Much of the economy in the developed world is dominated by the production and consumption of services. For example, in the US, current statistics show that approximately 75% of the work force is involved in the services industry. Additionally, 45% of an average US family's budget is spent on services, and for Europe statistics are similar. In many developing nations services are considered a way to expand and stimulate economic growth and development. Consistent with economic growth comes a growth in services employment. While most business schools focus on the manufacturing segment of the economy, given these facts it seems imperative to study the marketing of services in a separate course. Three kinds of services will form the central focus of this course: (1) Services which are offered by organizations in the service-sector (banks, assurance and transport companies, the hotel and catering industry, health care and the tourist industry, among others), (2) Services which are offered by companies that manufacture products. In this context services refer mostly to the so-called "after-sales service" (repair services, service engineers, etc.) but also (product) instructions accompanying a sale, and (3) a specific focus on the online context of social media, virtual communities, Twitter etc. as these hold promising potential for service delivery and as they form a new frontier for both practitioners as well as researchers.
Service organisations vary, from restaurants, hotels and car rental agencies to financial services and even education. These organisations require a distinctive approach to marketing strategy. We will build on the principle of marketing and expand into very specific themes covering the entire spectrum of services, seen through many angles and illustrated by relevant case studies. In the course we will explore methods, based on academic research, in which firms can use service as a unique selling proposition. We have designed this course to address the unique needs and challenges in this ever-changing aspect of marketing, including the dynamic and rapidly developing area of electronic and mobile services. Throughout the course emphasis will be placed more specifically on issues related to marketing management and customer perceptions. Thus, a number of presentation topics need to be researched both in a theoretical and a practical manner in addition to the discussion of a number of tasks. Moreover, to enhance understanding of the course concepts, several elaborate cases will be discussed and student teams will complete a real-life services marketing project.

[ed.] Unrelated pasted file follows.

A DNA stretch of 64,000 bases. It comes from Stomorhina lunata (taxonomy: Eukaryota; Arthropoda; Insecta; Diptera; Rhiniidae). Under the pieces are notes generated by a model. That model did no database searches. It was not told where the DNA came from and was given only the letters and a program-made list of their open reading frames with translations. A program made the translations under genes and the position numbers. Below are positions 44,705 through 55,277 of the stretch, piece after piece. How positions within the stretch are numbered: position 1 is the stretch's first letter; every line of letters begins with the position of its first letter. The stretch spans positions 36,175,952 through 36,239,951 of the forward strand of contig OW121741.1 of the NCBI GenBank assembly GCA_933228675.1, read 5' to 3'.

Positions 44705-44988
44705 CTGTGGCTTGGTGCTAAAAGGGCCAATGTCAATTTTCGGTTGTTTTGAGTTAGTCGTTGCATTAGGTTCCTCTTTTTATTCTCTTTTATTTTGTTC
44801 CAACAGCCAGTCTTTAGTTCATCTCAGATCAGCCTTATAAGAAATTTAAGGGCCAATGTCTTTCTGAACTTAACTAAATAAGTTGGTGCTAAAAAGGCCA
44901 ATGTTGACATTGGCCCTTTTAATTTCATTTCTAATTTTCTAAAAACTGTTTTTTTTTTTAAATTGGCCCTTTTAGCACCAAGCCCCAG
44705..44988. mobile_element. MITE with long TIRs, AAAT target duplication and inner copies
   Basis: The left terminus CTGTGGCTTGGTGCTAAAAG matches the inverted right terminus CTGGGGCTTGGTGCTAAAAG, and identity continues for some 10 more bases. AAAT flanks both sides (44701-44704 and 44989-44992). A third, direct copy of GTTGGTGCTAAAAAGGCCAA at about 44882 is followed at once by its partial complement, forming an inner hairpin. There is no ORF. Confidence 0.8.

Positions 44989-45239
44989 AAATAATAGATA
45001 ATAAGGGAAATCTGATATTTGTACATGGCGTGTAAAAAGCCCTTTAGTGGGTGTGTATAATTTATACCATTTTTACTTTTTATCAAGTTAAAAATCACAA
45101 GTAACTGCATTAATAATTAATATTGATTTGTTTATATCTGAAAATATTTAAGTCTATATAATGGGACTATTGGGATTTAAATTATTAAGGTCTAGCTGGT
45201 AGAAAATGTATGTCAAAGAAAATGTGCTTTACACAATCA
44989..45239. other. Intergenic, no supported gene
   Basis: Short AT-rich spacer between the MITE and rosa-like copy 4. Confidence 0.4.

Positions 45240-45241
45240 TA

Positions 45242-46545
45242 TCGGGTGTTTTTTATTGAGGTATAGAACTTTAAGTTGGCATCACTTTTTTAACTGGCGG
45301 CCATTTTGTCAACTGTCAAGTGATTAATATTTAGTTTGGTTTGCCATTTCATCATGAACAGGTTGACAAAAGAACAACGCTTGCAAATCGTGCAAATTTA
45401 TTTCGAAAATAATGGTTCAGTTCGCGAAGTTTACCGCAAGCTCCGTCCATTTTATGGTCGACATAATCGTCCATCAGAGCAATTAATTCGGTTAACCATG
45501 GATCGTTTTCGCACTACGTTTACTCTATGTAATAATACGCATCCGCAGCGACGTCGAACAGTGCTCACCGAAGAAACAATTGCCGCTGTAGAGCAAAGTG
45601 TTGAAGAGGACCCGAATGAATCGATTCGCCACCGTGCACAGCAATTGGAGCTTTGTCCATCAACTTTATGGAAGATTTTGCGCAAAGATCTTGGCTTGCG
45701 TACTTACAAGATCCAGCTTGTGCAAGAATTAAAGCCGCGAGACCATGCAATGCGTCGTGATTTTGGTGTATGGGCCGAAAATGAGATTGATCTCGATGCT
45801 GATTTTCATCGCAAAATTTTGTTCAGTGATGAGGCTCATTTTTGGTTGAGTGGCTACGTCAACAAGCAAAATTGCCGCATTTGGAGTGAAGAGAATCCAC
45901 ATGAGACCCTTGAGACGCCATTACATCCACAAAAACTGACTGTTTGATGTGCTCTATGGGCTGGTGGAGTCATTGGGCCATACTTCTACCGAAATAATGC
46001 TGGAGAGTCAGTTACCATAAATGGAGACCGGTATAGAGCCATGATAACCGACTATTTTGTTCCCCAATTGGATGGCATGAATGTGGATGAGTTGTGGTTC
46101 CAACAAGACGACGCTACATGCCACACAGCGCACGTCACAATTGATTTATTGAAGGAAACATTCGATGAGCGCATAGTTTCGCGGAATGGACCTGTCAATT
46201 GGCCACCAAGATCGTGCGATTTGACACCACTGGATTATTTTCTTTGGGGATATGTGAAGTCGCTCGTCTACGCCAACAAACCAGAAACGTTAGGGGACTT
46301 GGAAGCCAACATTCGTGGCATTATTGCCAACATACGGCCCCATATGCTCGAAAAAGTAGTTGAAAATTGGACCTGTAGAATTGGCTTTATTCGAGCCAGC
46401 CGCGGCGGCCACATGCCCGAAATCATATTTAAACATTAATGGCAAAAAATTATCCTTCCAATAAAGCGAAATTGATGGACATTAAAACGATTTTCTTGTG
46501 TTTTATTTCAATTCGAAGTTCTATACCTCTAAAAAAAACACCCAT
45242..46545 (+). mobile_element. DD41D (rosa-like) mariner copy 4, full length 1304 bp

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The general objective of this course is to introduce the different characteristics of services and their particular consequences for marketing. On the one hand, this will be accomplished by studying the literature (the course textbook and selected articles). On the other hand, a major emphasis will be placed on presentations in which teams of participants are expected to lead the discussion on various service marketing themes and real-life cases. In addition, students will work in teams on a real-life services marketing project. By these means, students should obtain an in-depth insight into the literature on the marketing of services and at the same time develop a (hands-on) feeling for conducting research in this area. Would-be participants should be aware of the fact that this course requires a considerable amount of planning, effort, and inventiveness.
- Services Marketing: Integrating customer focus from across the firm, 2nd revised European edition 2012 or newer, ISBN-0077131711, ISBN-9780077131715
Alan Wilson, Valarie A. Zeithaml, Mary Jo Bitner and Dwayne D. Gremler
McGraw-Hill Higher Education